* Hardware: The desktop computer's pretty elderly now but it runs an AMD Athlon 64 X2 dual core processor at 3.02GHz, 4Gb RAM, with Vista Ultimate 64-bit. The baby computer is an Acer Aspire One netbook.
* External storage: Seagate 500Gb external desktop drive for backups (lives offsite, under my desk at work).
* Online storage: don't use. Those with NZ broadband costs/speeds/datacaps will understand why.
* Backup: GFI Backup 2009 Home Edition (freeware!)
* Virus protection: AVG (freeware!)
* Mobile media: iPod Nano (blue - if I'd bought it myself it would have been a (Product) Red - you did need to know the colour, right?) on which I can listen to the various genealogy podcasts
* eBook Reader: Kobo (I'll be blogging regularly about my genealogy/history finds for this)
* Browser: Firefox. There is no other.
* Blog: Blogger.
* RSS: I read blog feeds using the Blogger Dashboard, and other RSS feeds direct in Firefox
* FTP: FireFTP (extension for Firefox) gets my website updates where they need to be
* Accounting: you don't really want to go there with an accountant, do you?
* PDF generator: doPDF
* Genealogy database: PAF - yes, I know. The only full genealogy program I've seen that I liked is Family Historian, but it just doesn't work at all on a netbook screen so I haven't been able to justify the price (refer: Accounting).
* Genealogy tools: key tools off the top of my head are Transcript, Genopro, and Parloc
Recently I was chatting to @OutlookChick on Twitter about using Microsoft Outlook for genealogy. Long story short, I've just guest-blogged on her Arrow Tips Outlook blog about it - check it out and let us know what you think.
Friday, July 02, 2010
Did your Wing folk wander over to neighbouring Stewkley? If so, you might be interested in this wee book on Ebay.
History of Stewkley by Mayne and Capp - good local names, those!
I have no affiliation with the seller (that I know of - I see they live in Wing), and they also have a copy of the 1951 Guide to Ascott House listed if that takes your fancy.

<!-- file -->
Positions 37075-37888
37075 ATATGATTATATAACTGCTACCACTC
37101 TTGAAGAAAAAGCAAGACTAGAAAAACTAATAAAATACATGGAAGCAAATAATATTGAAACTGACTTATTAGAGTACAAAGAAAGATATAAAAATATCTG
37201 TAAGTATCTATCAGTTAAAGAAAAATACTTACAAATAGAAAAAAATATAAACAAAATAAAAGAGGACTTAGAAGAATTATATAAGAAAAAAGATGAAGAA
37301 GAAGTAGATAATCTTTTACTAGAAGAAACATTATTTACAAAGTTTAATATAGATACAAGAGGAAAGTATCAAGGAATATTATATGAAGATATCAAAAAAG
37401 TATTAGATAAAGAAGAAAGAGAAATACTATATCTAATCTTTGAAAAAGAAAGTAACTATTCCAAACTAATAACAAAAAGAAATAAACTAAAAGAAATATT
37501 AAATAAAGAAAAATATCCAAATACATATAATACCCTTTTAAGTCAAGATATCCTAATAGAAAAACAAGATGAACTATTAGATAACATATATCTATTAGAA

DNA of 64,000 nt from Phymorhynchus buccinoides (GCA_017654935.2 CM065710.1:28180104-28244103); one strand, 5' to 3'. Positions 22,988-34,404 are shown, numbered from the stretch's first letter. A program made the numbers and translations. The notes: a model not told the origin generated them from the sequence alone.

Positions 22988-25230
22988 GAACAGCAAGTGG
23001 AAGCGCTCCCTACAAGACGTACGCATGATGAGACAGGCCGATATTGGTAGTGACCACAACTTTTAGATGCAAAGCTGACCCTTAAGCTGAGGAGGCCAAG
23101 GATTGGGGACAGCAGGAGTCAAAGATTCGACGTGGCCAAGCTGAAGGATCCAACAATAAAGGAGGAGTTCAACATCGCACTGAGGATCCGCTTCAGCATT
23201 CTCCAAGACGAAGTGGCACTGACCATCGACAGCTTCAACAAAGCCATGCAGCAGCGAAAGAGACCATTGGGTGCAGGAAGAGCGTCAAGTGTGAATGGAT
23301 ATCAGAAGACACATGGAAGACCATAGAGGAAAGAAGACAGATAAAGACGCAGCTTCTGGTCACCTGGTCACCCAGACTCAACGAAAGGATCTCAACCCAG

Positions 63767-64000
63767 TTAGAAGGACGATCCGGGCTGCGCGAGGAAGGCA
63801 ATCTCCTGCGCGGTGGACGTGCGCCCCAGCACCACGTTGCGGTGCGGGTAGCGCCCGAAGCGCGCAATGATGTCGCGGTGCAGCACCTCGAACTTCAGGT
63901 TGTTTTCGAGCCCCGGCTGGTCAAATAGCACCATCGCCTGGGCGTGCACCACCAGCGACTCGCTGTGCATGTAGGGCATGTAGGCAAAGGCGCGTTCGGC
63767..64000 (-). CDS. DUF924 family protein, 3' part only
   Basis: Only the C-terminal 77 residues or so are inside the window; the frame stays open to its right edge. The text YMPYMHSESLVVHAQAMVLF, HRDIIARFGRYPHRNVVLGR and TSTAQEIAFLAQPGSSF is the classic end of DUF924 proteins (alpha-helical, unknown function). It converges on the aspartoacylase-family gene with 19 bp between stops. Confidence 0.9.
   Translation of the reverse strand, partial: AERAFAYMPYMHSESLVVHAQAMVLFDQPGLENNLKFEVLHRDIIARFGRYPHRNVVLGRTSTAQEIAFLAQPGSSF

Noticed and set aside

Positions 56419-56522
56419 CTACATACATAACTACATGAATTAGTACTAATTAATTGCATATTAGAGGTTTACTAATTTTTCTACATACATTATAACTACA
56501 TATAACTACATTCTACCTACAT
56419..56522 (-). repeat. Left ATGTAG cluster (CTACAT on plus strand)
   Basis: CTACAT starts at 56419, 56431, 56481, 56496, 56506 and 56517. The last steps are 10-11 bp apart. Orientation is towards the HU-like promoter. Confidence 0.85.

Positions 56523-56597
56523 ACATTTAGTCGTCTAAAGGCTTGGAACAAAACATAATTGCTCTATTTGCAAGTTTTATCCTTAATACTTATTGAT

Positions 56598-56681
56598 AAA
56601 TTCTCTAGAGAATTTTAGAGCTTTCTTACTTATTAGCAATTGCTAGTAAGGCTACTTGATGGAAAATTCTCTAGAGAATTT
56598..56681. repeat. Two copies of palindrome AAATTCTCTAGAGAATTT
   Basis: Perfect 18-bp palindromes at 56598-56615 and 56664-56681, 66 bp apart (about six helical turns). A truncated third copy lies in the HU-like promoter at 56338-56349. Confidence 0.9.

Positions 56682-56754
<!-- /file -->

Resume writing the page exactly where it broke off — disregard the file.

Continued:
(I'm on an Ebay budget, in case you were wondering - well, more of a fast than a budget, things mount up quickly when you have to factor in overseas postage so I'm trying to resist temptation)
Thursday, July 01, 2010
Drumroll please......I have transcribed the 1911 census enumerator summary books for Wing and they are now on the website. These are NOT the detailed pages for each household. The summary books only have a single line of information for each household, showing the surname of the head-of-household and a breakdown of the males vs females in the household.
Given that some of the information from the 1911 census has been redacted (specifically the infirmity column), I'm not planning on transcribing the individual households until that last piece of information becomes available in 2012. My philosophy has always been that any transcription I make available on the website should represent a full and complete transcription of the underlying document, and obviously that couldn't be the case here yet.
Thursday, June 17, 2010
In my quest to find interesting genealogical or historical reading for my new Kobo e-reader, I've just come across this potential treasure in Google Books.
"Village Sketches descriptive of club and school festivals and other village gatherings and institutions" by TC Whitehead of Gawcott, Buckinghamshire, published in 1861
I may have squealed just a little when I saw it was Buckinghamshire-related. And now to download and read it!
Saturday, June 12, 2010
If you're not a football fan, then you'll appreciate this offer of free access to Find My Past while England games are being played.
If you are a football fan, then hopefully you have a laptop to perch in front of the TV with. Genealogists, multitask!
Tuesday, June 08, 2010
New Zealand is having its first Family History Fair! No longer will I cast envious sideways looks at bloggers reporting back from Who Do You Think You Are in London, or Jamboree in California (have fun this weekend, you guys), now I can be one of them......
I'll just be heading down to Hamilton for the Sunday. After perusing the seminar line-up, discarding those specific to NZ or Australian research and those that look like they might be targeted more at the beginner, I've chosen the following:
* Genealogy Privacy Issues
* Researching in England, Ireland, Scotland and Wales (mainly to see if they mention one-place-studies as a valuable resource!)
* Digitally Publishing Your Family Story
* Digital Photography - Blessing or Curse?